Narratives are ubiquitous. We use them to educate, communicate, convince, explain, and entertain. As far as we know every society has narratives, which suggests they are deeply rooted and serve an important cognitive function: that narratives do something for us. It is clear that, to fully explain human intelligence, beliefs, and behaviors, we will have to understand and explain narrative.
Despite a revival of interest in the computational understanding of narrative, there is still great uncertainty regarding fundamental questions. What does narrative do for us? What exactly is narrative? What representations are required to model narrative? This symposium will address fundamental topics and questions regarding the computational modeling and scientific understanding of narrative. Immediate technological applications, while not discouraged, are not required.
•What makes narrative different from a list of events or facts? What is special about the discourse that makes something a narrative, rather than something else?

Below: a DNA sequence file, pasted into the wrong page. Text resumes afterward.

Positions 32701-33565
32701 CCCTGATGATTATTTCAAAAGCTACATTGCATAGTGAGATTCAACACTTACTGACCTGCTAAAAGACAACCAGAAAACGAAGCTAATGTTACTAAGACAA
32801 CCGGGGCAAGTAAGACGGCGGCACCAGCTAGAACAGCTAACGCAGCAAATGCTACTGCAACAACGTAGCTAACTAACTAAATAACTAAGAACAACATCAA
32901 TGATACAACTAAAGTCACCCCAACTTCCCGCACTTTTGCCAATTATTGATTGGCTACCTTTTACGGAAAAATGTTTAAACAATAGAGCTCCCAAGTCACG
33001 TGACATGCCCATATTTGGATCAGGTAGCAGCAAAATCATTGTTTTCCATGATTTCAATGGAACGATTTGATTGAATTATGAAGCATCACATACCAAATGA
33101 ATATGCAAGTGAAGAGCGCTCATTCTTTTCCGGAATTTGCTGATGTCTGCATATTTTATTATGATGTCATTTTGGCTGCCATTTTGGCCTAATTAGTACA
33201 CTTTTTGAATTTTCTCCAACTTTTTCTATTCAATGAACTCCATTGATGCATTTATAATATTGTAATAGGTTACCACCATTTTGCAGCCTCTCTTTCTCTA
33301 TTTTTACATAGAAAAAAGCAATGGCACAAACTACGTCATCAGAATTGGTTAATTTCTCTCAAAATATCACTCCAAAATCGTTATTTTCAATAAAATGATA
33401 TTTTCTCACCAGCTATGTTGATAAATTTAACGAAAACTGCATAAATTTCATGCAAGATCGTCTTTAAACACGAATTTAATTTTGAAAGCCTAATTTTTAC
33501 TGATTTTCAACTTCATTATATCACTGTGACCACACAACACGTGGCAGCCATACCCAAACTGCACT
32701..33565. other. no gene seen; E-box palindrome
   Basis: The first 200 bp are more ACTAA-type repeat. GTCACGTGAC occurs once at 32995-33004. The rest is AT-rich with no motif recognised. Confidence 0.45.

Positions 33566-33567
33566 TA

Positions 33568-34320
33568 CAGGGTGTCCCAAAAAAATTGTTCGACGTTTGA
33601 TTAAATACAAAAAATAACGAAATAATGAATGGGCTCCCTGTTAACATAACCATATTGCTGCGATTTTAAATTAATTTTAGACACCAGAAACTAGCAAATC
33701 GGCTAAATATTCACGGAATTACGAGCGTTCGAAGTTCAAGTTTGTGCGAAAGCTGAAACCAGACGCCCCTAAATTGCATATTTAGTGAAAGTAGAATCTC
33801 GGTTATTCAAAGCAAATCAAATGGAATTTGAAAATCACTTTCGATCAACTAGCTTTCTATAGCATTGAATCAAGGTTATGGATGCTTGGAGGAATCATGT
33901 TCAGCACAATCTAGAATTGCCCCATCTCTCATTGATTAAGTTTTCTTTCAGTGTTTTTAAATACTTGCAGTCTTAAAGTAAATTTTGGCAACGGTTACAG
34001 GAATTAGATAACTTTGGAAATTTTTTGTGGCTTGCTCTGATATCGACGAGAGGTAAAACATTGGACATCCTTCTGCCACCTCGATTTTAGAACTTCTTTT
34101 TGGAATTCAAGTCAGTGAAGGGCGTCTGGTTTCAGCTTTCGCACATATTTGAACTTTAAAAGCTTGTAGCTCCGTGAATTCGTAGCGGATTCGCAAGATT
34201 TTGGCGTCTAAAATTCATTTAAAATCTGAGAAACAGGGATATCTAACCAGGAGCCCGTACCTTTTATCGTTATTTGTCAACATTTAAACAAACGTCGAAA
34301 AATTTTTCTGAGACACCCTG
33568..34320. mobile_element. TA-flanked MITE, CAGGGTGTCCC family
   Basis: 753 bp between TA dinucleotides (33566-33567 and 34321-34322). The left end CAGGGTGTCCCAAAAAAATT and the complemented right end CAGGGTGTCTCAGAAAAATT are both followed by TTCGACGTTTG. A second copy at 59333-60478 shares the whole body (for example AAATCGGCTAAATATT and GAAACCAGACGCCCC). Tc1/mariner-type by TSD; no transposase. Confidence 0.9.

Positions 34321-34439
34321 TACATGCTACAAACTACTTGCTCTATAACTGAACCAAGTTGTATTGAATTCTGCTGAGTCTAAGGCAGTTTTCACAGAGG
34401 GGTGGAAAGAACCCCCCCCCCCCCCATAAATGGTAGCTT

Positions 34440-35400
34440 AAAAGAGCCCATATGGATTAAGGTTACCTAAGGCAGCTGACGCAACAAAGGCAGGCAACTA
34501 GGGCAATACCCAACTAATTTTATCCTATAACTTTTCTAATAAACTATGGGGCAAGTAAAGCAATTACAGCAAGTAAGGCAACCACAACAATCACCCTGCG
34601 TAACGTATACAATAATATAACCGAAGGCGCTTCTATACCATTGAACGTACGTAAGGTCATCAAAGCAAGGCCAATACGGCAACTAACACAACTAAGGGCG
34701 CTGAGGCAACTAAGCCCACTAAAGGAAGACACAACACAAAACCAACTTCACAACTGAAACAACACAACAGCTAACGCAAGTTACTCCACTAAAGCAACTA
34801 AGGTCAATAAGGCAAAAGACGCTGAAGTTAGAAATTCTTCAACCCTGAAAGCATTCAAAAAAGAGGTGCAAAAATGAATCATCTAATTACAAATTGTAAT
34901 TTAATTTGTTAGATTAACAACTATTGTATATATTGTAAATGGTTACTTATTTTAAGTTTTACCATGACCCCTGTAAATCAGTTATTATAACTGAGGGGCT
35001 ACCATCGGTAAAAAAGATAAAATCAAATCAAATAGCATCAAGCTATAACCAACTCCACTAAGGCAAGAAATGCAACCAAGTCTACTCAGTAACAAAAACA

•What is the relationship between narrative and common sense? Does understanding narrative first require we understand common sense reasoning?
•How are narratives indexed and retrieved? Is there a “universal” scheme for encoding narratives?
•What impact does the purpose, function, and genre of a narrative have on its form and content?
•Are there systematic differences in the formal properties of narratives from different cultures?
•What comprises the set of possible narrative arcs? Is there such a set? Is there a recipe for generating narratives?
•What are the appropriate representations for the computational modeling of narrative? What representations underlie the extraction of narrative schemas from experience?
•How can we evaluate computational models of narrative?
The symposium will bring together researchers with a wide variety of perspectives to share what is known about the fundamentals of the computational modeling of narrative and to explore the forefront of that knowledge. We seek participation from as wide a variety of approaches as possible, including not only AI researchers and technologists, but also psychologists, cognitive scientists, linguists, philosophers, narrative theorists, anthropologists, educators, storytellers, and neuroscientists.
Visit the conference website here: http://narrative.csail.mit.edu/fs10/.